Saturday, after the panel discussion, I drive to Chambersburg to participate in a late-night panel discussion, and then to give a talk on Sunday morning at one of Ted Alexander’s Chambersburg Chamber of Commerce events. I enjoy Ted’s programs and try never to say no when he asks me to come.

So, I’ll be hitting the hot and dusty tomorrow for Civil War Central. I will try to report from the road.

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I’ve got a major announcement to make. While it impacts my professional life, it will also impact my blogging, which is why I decided to pass this along.

Since October 2002, I’ve been a partner in a small law firm. It hasn’t provided me with the mechanism to really expand my practice that I’d hoped, and I’d been hoping for a better opportunity to come along for some time.

Several weeks ago, that opportunity finally presented itself. Effective August 1, I will be joining a newly-formed law firm as a partner. It was too good an opportunity for me to pass up, and I jumped at it. I am being brought in to head the firm’s litigation practice and it’s going to provide me with the long-missing springboard to take my professional life to the next level. For the first time in years, I feel energized and enthusiastic about the practice of law. I can’t remember the last time that I felt this way.

So, it’s a huge change–trading in an old and comfortable relationship for a bold, new venture. I’m nervous and excited all at the same time. It’s certainly going to be a significant adjustment. I tell all of you this because it will undoubtedly affect my blogging–I don’t know how much, but I’m going to have more on my plate for at least a while during this transition.

I will keep everyone posted as to how things progress. I spent the day today beginning the process of packing up my office and all of my things, never a small task.

Wish me luck. It’s going to be a big change.

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21 Jul 2006, by

Project Update

Some time ago, I mentioned that, as I was trying to put my new regimental history of the 6th Pennsylvania Cavalry to bed, I discovered a large set of letters that I had not found the first time around. Consequently, the project had to be put on hold while I tracked the letters down. My researcher in Philadelphia made a trip to the University of Pennsylvania, and reviewed them for me. He reported back that they were great letters, just filled with good material. Thus, there was no choice but to wait, since I just wouldn’t have been able to live with myself knowing that I had missed something significant like that.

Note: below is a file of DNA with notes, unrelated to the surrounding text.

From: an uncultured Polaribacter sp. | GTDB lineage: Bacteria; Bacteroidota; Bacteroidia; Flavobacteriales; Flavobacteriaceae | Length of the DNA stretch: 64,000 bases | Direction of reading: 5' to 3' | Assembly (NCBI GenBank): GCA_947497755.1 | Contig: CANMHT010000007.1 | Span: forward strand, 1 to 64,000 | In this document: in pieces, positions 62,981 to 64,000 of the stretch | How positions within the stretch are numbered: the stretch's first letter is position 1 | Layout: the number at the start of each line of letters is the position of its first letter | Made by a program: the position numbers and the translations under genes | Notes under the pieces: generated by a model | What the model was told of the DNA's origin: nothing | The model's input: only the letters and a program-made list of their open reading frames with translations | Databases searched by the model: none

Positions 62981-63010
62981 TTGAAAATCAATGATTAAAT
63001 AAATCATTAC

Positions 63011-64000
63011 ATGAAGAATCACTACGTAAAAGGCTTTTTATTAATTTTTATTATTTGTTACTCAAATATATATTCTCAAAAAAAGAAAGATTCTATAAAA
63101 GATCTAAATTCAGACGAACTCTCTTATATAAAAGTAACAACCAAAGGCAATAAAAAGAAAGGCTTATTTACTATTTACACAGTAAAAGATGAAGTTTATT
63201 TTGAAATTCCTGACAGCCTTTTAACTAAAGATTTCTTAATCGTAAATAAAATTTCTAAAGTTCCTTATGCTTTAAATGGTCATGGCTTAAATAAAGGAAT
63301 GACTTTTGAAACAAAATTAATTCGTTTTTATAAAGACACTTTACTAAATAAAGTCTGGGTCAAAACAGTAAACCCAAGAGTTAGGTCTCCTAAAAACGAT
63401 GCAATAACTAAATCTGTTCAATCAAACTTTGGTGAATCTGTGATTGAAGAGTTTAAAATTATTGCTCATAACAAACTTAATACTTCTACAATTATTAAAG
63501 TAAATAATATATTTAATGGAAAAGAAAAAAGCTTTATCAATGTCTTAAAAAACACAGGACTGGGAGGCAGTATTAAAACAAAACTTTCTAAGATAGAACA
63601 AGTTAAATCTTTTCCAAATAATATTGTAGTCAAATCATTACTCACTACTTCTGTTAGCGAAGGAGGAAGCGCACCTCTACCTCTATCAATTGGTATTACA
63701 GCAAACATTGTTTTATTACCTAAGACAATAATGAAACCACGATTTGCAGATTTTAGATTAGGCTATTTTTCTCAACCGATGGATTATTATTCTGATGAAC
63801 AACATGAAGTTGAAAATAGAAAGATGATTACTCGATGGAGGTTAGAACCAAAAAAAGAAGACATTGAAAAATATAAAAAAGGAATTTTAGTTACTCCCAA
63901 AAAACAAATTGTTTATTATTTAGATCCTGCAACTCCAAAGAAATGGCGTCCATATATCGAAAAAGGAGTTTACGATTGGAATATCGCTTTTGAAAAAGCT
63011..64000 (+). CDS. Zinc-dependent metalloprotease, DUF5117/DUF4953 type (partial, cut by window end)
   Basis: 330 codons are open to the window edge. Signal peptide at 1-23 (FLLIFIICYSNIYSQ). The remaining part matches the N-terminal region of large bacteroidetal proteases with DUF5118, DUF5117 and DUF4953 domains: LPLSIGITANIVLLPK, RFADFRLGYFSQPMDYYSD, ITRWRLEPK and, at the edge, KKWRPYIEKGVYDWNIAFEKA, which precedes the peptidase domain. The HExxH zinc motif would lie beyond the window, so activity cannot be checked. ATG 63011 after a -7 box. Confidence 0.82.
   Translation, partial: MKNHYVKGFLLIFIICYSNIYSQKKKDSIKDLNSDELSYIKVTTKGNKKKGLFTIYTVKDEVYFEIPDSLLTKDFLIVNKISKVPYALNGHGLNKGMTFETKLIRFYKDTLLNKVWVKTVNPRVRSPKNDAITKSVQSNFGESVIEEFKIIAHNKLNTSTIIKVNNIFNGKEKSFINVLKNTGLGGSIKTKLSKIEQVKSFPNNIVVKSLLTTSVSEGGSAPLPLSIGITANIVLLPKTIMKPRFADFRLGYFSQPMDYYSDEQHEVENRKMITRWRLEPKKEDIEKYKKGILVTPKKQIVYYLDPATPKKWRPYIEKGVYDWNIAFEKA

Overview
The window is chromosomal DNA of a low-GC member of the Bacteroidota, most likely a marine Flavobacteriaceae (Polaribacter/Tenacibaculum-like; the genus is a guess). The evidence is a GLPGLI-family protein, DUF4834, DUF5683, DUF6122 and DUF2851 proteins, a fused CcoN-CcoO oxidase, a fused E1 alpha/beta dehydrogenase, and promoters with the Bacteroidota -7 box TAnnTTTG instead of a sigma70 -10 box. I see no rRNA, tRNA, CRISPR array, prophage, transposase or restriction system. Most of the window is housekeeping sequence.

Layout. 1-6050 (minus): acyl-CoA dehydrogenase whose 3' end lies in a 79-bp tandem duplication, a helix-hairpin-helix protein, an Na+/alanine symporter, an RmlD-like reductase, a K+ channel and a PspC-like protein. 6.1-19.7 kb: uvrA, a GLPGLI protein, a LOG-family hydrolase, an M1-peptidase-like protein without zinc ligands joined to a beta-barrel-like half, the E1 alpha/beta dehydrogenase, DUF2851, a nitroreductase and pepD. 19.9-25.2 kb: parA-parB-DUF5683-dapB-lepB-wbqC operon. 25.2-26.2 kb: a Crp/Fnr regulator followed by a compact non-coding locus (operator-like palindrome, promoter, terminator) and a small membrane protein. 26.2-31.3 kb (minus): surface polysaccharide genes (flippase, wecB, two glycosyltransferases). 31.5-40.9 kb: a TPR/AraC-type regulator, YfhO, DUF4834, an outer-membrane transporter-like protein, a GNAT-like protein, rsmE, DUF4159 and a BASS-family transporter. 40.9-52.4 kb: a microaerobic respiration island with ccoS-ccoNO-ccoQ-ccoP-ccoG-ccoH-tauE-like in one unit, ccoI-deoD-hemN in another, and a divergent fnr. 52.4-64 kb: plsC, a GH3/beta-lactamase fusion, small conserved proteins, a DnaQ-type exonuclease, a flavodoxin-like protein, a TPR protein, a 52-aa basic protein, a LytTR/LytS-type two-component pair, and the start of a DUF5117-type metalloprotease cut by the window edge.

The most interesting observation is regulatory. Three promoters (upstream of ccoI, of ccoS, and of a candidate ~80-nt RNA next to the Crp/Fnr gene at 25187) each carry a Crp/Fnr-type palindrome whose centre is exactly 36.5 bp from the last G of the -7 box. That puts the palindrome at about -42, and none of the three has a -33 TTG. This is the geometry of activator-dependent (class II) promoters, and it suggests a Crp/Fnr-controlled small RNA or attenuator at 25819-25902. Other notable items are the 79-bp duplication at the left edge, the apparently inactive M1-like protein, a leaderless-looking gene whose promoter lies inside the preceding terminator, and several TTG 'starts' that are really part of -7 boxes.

The letters arrived while I was in Philadelphia earlier this week. I got to see them for the first time on Tuesday and was blown away by just how good they are. In truth, they’re probably worthy of publication on their own. For these purposes, though, I had to go through them one at a time and insert pertinent material into my manuscript. It took me pretty much all evening for three straight nights to get this finished, but I’m pleased to report that it is, in fact, finished. I sent the final versions of all chapters to the publisher this evening. The final version of the manuscript is just about exactly 120,000 words in length.

I finally feel like I’ve gotten everything that there was to be had on this regiment. I have about a dozen different sets of letters, several post-war memoirs, a couple of diaries, the 1868 regimental history, and tons of newspaper articles. If there’s anything more out there, it’s in private hands and I don’t know about it.

I’ve been working on the Lancers in earnest since 1994, which is when I decided to tackle researching this regiment and studying their storied history. Twelve years later, it’s finally done. It’s almost an undescribable feeling.

I have also finished chapter 12 of the Dahlgren bio. With the completion of that chapter, Dahlgren is dead and buried in his final resting place in Philadelphia. The controversy surrounding his life and death has been spelled out in detail. I have one chapter left to go: my assessment of Ulric Dahlgren’s unfinished life. There’s also one appendix to do, which will address the authenticity/legitimacy of the so-called “Dahlgren Papers” found on Ulric’s body when he was killed on March 2, 1864. In short, there’s finally a very large light at the end of that particular tunnel after nine months of working (on and off, but mostly on) on the first draft of the manuscript. I will start on that final chapter when I get back from my coming trip to Richmond, meaning that I’m taking the week off from writing beginning tomorrow and ending a week from Sunday.